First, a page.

Irenic Thoughts

Irenic. The word means peaceful. This web log (or blog) exists to create an ongoing, and hopefully peaceful, series of comments on the life of King of Peace Episcopal Church. This is not a closed community. You are highly encouraged to comment on any post or to send your own posts.


Repentant stranger gives "manna"

A friend of mine was in an Episcopal News Service article with an unusual story. The ENS article reports that money has been turning up at Church of the Resurrection in Dallas, but not in the collection plate. It's been stuffed into a back pew, or slid under the door. The story started like this:
Parishioners were mystified in January when a repentant stranger left a cashier's check for $3,255 along with $13 in cash and an itemized list of his past misdeeds in a back pew.

An attached note signed by "Michael" explained: "I paid every single debt I had in life but could not find or locate 14 of them or I wasn't sure." A list of 14 crimes, ranging from stealing candy to CDs and a car followed, each with an estimated dollar value, totaling $3,268—the amount of the donated check and cash.

The list included: a $100 robbery at White Rock; $300 for a set of knives taken from another soldier in Iraq; and "a lot of CDs in a Velcro pouch from an ex-friend in Tyler, Texas, when I was a kid, $300."

A week later, cash began showing up at the financially strapped church.

An anonymous donor shoved $300 in twenty dollar bills through a space between the doors of the church's vestibule. When part-time parish secretary Joanne Stephens discovered it, "I counted it three times, to make sure," she recalled in a telephone interview from the church office. "I thought it was manna from heaven," she said, adding: "And I said anytime the Lord wants to put that manna down again, I'll take it."

More cash turned up a week later. This time, the generous but secretive donor left $100 in smaller bills scattered in the vestibule and triggered an alarm in the process, according to the Rev. Alfredo Williams, Resurrection's vicar.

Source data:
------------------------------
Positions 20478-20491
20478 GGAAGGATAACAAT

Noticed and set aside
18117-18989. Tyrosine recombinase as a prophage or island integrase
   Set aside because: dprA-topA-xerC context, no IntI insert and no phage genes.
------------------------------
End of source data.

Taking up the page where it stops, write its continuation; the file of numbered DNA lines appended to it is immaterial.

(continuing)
He investigated, but found no one inside the church. "It's very, very strange, all these things happening. We don't have words to explain but we do need the money," he said.
The Rev. Canon Victoria Heard is in charge of the congregation. We have known one another for a dozen years as church planting circles in the Episcopal Church are small and she helped me get connected with church planting while in seminary. Victoria reports that as news of this story has gone out, even more money has been turning up. People were looking for ways to pay back debts when they could not locate the person to whom they owed the money.
Donated money went into the general fund and was spent on helping families. "It paid the rent for a Burundi family" when the primary wage earner was laid off and for clothing for the children of two other families who were burned out of their apartments.

"And it went for our expenses," she added. "Our fuel bills are highest in January. It went to pay our lights and things like that. It also went to the Angel Food Ministries, and to helping our parishioners who have been laid off. The Burundians have been hard-hit by these economic times in the manufacturing industry. You know, last hired, first fired."

She estimated that about 40 percent of the congregation's $150,000 yearly budget is subsidized by the diocese.

Heard, who is celebrating 25 years of ordained ministry this month, said she is thankful, both "for the money and for the changed life" of the congregation's mystery donor. It is "very moving that somebody experienced the power of God and the grace of God so powerfully in their lives they would write a letter and place a check in the church," she said.

"This man tried to do something; he tried to give back, to make a difference. That's the Gospel at work."
The full text of the article is online here: Repentant stranger gives church 'manna from heaven'.

The Rev. Frank Logue, Pastor



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